Skills inadequacy for the current needs

Looking for alternatives to respond to the population’s needs

The drastic increase in “non-urgent” missions represents a major challenge for emergency departments. Indeed, the care of non-urgent patients can lead to a saturation of hospital emergency services, and also restricts the availability of emergency departments’ resources for urgent cases [25].

Vital emergencies are a care priority in paramedics’ specifications. To ensure a high level of performance in the care of vital emergencies, paramedics are trained to respond to different types of emergencies, for example those defined by the European Resuscitation Council [45, 46]: (a) cardiac arrest, (b) acute coronary syndrome, (c) acute stroke, (d) acute respiratory distress and (e) polytrauma or severe cervical head trauma. To this end, Swiss paramedics use specific algorithms as a support, which were developed for well-defined health issues, like for example cardiac arrests [47] or convulsions [48]. These algorithms are very effective and guarantee that the care provided for vital emergencies is coordinated between the different care providers [49]. As the “Others” category of the Attrib database represents 13% of health issues, it appears difficult to categorise precisely all the patients assessed by the paramedics. This shows the difficulty of assigning a rigorous problem code in complex situations. The results could also not represent all the pathologies reported by the practitioners in a comprehensive and adequate way.

Our results show that vital emergencies only concern 13% of missions: the remainder, i.e. 87%, concerns non-urgent missions (NACA scores between 0 and 3). The latter are, amongst others, for rather senior persons with complex pathologies (multiple diseases or chronic diseases) after a trauma, or a non-specific problem such as decreased general health condition (7.7%), or mental health cases (6.9%). These issues cannot be treated using algorithms, as they require a complex clinical assessment and diagnosis. The inadequacy of algorithms for non-urgent but complex cases was reported in several studies, for example in Gray et al. 2007, who show that in the United-Kingdom, algorithms are inappropriate in 39.4% of cases.

The discrepancy between training, the skills and the actual scope of practice in light of the actual missions (needs of the population) has a direct impact on the security of patients [35, 50]. To overcome this problem, some countries have developed triage procedures which are deployed by the paramedics on site [38, 51,52,53,54]. In Switzerland too, studies highlight the need to revise procedures and rethink the training for prehospital healthcare providers [2, 15, 55]. They show in particular the importance of developing skills linked to geriatric clinical assessment, as well as to decision-making and ethical approaches [55] which are expected to reduce hospital admissions and increase patient satisfaction [56].

Toward a more diverse prehospital setting

Our study suggests that the actual challenge for paramedics is to take care of low-severity patients with complex needs. The solution might be to rethink the training for prehospital healthcare providers. Also, the inclusion of more diversified services in the health network that is centred on the needs and expectations of the patient and his or her family is an important area of research to explore. In the State of Vaud, some innovative ways of expanding health services are currently investigated. Among them, the exploration of the added value of having a health community nurse directly at home to evaluate the patient’s needs and to coordinate the health network around the patient, or the incorporation of social emergencies mobile teams are currently evaluated. Other innovative ways of expanding health services to accommodate the evolution of health needs, might emerge in regard to the digital transition of our societies.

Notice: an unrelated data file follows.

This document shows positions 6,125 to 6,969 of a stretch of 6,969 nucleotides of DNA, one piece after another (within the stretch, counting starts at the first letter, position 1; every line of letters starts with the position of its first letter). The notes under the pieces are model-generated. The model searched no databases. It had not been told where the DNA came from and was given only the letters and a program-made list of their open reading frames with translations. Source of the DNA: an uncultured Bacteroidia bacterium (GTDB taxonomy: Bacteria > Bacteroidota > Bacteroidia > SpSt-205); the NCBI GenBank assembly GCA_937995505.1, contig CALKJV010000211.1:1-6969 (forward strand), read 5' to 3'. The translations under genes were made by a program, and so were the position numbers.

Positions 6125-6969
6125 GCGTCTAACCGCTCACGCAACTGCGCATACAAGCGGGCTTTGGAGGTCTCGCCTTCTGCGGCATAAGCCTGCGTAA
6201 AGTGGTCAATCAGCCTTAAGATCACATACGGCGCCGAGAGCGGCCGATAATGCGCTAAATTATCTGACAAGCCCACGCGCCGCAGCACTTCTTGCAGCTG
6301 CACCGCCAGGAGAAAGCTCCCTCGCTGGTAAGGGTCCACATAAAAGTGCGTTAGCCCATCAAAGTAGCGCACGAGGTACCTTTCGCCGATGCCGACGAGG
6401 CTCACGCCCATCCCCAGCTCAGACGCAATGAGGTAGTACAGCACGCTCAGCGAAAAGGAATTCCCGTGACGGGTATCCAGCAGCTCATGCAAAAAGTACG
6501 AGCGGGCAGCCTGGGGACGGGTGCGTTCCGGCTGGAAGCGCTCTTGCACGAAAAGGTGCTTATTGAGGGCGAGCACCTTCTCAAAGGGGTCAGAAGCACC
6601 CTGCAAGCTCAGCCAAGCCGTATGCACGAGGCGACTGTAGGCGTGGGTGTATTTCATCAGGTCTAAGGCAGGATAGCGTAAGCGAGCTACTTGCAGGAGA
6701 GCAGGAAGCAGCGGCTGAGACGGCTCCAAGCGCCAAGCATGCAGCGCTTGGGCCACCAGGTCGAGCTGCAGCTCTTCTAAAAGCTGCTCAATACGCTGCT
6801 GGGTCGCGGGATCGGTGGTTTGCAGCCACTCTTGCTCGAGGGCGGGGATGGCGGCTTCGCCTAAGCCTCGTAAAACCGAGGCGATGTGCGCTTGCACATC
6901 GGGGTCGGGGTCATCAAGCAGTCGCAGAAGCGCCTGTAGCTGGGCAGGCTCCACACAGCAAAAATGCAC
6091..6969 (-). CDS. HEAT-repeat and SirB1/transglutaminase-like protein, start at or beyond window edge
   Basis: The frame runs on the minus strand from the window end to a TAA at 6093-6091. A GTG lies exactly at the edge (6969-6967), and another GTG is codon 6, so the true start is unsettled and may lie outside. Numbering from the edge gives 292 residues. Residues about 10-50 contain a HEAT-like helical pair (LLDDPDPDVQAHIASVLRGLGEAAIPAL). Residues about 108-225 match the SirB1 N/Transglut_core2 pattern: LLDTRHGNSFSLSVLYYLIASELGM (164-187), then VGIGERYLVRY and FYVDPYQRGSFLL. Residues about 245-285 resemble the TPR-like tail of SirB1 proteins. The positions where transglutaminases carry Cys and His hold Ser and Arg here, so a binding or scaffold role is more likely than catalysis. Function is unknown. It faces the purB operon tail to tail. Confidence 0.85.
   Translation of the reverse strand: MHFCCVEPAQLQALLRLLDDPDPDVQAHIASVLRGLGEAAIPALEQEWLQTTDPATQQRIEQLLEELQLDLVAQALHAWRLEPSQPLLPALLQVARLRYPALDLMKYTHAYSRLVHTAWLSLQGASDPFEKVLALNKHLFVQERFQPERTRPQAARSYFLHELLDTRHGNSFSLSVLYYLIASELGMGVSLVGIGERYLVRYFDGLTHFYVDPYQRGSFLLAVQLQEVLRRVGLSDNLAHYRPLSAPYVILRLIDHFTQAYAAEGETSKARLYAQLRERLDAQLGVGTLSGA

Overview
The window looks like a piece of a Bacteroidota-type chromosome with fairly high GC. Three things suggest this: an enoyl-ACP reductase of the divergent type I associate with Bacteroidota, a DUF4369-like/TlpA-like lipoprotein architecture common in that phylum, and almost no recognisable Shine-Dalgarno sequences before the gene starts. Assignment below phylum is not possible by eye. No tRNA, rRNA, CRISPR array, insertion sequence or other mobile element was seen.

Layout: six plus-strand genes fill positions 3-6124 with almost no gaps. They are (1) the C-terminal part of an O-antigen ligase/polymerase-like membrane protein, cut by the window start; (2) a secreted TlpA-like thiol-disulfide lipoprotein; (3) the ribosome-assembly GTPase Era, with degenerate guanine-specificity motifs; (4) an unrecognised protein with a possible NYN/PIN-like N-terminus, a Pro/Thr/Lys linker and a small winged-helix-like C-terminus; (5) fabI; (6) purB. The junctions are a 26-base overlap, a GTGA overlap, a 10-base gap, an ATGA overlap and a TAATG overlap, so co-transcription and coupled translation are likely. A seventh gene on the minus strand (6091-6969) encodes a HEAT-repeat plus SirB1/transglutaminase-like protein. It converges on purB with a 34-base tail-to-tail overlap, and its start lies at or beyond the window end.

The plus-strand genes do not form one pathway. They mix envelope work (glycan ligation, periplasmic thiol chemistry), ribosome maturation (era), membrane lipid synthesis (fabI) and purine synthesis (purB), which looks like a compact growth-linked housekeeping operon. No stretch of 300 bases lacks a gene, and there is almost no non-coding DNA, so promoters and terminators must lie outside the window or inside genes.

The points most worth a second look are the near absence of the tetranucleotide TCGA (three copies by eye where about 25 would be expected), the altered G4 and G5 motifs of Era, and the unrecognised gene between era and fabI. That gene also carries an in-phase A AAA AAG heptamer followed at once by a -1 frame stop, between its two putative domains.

Although our results are linked to the prehospital setting and how paramedics are trained in the State of Vaud, they represent well situations found in other States of Switzerland as well as in other countries. Main differences might occur when prehospital setting strongly differ, or when paramedic education level is higher. Regarding the data, the main limitation of the study might be related to the assessment of the patients’ health issue (problem code) and severity score (NACA score). Both are subjective processes that are expected to differ from one individual to another [57]. Moreover, problem codes might not describe well some health issues, and this is signalled by the high rate (13,5%) of codification of problem code as “others”. Also, errors might occur during the data collection due to inattention or difficulty to fulfil the required field in the database.


The prehospital system must be adapted to ensure an optimal use of resources to respond to the needs, and to provide an adequate orientation of the patient within the health system. While paramedics need to maintain their skills to treat vital threats at the best level of care and in accordance with international standards, the actual challenge for them might be to take care of low-severity patients with complex needs, safely leaving them at home when appropriate or referring them to the right healthcare network.

Availability of data and materials

The data that support the findings of this study are available from the Directorate-General for Health of the State of Vaud (Direction Générale de la Santé) but restrictions apply to the availability of these data, which were used under license for the current study, and so are not publicly available. Data as presented here in a yearly aggregated form are however available from the corresponding authors upon reasonable request and with permission of the Directorate-General for Health of the State of Vaud. All raw data belong to a database called “Attrib”, which provides an inventory of all the primary and secondary missions of the State of Vaud. Request about them should be send to the Directorate-General for Health of the State of Vaud .